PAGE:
encourages faculty to integrate video into cases to provide authentic voices
and real world information which will engage students in the case. CaseWorks has included video in cases for a
number of years and is pleased to share the reasons we use video, the approach
we take and the issues we have encountered.
Video Provides Authentic Voices
earliest use of video focused on the decisions facing young entrepreneurs, all
of whom were alumni of Columbia Business School. These leaders of new ventures
were comfortable sharing business plans for use in teaching cases and we
interviewed them about the decisions they faced. In this clip from the case Palogix International Limited, Robert Liebsman, MBA ’08, CEO of
Palogix speaks about calculating the funds he needed to raise to expand his
global shipping business.
chose to use video interviews to engage students, who hear and interpret the
case protagonist’s thoughts directly. In
their interviews, executives convey their passion for their business and their concerns
for the issues in the case. Video also provides more nuance than a written
description, and no editorializing by a case writer.
the interviews we invite case protagonists to come to our studio at Columbia
Business School. We prepare and share questions prior to the taping and conduct
a 15 to 20 minute interview. The interview is then divided into short two to
three minute pieces, each headlined with a question or title card. These
segments are included as links to video clips in the final case.
Video Shows Rather than Tells
can also vividly and directly illustrate how a product is produced, how a
factory floor is laid out, or how another country looks and feels. When on
location at a company we are able to film the production process, or the
company offices, as well as interview case participants on site. In the case Blow: The New York Blow Dry Bar the founders consider
how to use a capital infusion: invest in a new salon or in a line of hair care
products. Here is an example of an onsite
from the case in which a supplier explains the production issues and costs.
also directly exposes students to other cultures or unfamiliar ways of life. In
the case Byrraju
Foundation: SWEET Water Project a video clip introduces the
water treatment business in India. We used a voiceover text rather than a
direct interview to provide context for the visual.
Technical Issues with Video
our first effort to include video we tried embedding the video file within the
case file. We quickly discovered that adding video files to our final PDF files
created huge file sizes that could not be emailed or easily shared. Now we host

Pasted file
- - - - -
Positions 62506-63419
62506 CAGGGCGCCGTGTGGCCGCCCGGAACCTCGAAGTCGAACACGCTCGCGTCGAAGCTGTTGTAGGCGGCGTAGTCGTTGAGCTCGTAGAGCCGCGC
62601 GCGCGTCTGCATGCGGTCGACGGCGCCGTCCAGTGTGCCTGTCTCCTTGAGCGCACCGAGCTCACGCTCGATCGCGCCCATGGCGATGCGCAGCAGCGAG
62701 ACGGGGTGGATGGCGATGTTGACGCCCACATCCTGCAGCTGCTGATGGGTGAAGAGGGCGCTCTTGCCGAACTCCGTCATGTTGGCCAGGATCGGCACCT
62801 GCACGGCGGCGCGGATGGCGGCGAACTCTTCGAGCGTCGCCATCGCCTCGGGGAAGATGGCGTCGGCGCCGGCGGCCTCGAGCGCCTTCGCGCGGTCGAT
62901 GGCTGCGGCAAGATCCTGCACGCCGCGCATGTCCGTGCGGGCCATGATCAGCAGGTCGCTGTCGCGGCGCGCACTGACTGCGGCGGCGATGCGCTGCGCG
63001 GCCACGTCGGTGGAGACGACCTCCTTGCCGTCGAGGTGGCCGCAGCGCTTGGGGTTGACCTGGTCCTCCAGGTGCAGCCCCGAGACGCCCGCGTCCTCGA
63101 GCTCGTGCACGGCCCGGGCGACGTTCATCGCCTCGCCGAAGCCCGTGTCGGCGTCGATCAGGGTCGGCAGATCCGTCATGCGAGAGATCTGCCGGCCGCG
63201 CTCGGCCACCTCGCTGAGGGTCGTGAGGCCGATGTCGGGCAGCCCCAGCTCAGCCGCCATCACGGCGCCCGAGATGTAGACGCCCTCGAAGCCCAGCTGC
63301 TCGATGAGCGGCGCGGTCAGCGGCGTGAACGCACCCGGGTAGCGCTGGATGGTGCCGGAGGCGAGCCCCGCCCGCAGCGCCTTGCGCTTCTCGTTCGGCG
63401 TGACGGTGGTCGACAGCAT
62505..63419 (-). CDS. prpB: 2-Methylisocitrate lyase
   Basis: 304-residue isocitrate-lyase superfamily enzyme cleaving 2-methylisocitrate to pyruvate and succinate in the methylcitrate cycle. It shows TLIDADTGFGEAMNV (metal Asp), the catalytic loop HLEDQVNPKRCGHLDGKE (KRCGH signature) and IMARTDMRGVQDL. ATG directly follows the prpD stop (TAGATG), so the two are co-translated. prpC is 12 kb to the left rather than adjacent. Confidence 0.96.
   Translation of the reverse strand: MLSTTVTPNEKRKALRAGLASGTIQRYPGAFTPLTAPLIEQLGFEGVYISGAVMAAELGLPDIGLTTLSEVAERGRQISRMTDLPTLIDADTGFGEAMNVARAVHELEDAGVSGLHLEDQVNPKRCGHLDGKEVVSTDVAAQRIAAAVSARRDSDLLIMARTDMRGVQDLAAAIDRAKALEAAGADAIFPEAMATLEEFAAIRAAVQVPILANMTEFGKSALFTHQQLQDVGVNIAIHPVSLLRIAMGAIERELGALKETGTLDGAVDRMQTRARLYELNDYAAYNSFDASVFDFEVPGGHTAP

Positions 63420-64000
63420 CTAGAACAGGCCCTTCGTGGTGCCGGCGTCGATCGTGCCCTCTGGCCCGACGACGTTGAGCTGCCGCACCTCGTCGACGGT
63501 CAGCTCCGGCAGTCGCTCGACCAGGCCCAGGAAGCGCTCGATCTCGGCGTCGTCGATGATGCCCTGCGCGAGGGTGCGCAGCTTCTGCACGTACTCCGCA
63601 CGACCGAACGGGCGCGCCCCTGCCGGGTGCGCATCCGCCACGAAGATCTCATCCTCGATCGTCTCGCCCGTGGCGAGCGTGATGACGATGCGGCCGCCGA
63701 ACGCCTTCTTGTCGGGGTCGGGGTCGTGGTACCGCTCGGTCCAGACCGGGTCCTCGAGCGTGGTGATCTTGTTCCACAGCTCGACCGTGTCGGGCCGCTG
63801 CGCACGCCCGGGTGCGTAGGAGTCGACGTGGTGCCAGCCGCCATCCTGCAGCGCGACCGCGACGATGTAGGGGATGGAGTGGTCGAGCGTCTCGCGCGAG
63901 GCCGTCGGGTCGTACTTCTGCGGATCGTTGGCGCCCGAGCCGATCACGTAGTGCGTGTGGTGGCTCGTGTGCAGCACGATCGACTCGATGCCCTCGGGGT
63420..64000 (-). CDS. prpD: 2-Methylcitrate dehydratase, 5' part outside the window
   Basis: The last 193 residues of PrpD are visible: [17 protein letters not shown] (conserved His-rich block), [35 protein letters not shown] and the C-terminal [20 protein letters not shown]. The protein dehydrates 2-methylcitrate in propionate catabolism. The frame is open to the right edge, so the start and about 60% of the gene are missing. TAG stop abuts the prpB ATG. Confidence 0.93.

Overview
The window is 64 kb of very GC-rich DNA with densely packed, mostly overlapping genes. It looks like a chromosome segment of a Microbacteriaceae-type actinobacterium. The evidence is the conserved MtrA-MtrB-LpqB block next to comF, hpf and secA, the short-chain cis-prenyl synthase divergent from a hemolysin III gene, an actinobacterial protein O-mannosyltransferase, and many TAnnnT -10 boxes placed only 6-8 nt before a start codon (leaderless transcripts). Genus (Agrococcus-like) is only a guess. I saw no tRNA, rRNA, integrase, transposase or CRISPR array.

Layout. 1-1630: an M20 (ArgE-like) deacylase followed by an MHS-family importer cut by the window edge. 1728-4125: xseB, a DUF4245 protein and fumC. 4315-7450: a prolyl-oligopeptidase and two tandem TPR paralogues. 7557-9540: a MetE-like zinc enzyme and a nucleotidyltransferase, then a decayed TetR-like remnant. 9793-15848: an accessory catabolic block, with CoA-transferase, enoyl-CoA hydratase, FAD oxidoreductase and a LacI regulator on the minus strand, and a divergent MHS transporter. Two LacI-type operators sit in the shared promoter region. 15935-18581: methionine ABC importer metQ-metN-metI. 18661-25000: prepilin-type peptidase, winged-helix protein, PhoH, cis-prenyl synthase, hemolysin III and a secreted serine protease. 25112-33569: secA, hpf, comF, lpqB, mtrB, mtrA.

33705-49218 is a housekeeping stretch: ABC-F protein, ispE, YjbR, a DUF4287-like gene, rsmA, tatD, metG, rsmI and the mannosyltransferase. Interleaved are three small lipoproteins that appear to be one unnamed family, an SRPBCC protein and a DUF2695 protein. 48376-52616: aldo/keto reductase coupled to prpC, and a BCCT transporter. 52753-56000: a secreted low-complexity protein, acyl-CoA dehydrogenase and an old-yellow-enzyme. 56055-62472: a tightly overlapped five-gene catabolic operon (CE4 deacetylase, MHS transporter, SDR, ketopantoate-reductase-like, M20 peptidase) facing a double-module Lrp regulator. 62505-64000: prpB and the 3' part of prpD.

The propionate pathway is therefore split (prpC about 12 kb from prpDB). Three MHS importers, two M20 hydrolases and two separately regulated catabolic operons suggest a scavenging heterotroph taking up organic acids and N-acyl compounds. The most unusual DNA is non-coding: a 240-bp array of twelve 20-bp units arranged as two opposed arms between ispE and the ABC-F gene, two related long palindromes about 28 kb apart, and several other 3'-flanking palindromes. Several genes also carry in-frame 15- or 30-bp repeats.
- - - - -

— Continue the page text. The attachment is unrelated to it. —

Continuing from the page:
the files at Columbia and include a link in the PDF case file. While this
solved the file size problem, it created another possible challenge: if one of the cases with video becomes very
successful and is simultaneously viewed by many readers, the server may be
overwhelmed with traffic and the link may stop working. We have agreed with our
School’s technical team to track this for now.
quality can also be an issue. We prefer filming in the studio, where we have
more control over the environment (i.e., lighting, sound, etc.). When decision
makers visit Columbia Business School classrooms, they will sometimes agree to
be taped. However, almost without exception, the quality of the classroom video—even
if shot by a professional videographer—is not equal to the studio video. When
we shoot on location the quality is generally quite good as we are fortunate to
have an excellent videographer on staff, but free-lance videographers abound.
Lastly, be aware of video compatibility
We currently use an HTML5 player through Kaltura Open Source Video; Kaltura’s
player automatically detects the user’s browser and device and displays the
video in either HTML5 or Flash format in any device. In the past we used a Flash Player which did
not allow the videos to be played on iPad, iPhone, or iPods. Both types of
clips are included in this post. In the long run we plan to upgrade all of our
video clips so that they are playable on any device.
many students like the videos, not all do; some students still prefer printed
cases. Those who read cases on paper cannot access the video as they read the
case. Thus, we provide transcripts of video as part of the final print case so that
the content is available even when the student is reading a paper version.
While Columbia Business School is moving towards online course materials, we
need to provide students with cases that suit their needs.
About Columbia CaseWorks:
CaseWorks began as a program to provide support for faculty in developing
teaching cases that bring their research, knowledge, and business experience
into Columbia Business School classrooms. Our cases are available for sale to
registered faculty at our website.
Elizabeth Gordon is the Administrative Director of Columbia CaseWorks at Columbia Business School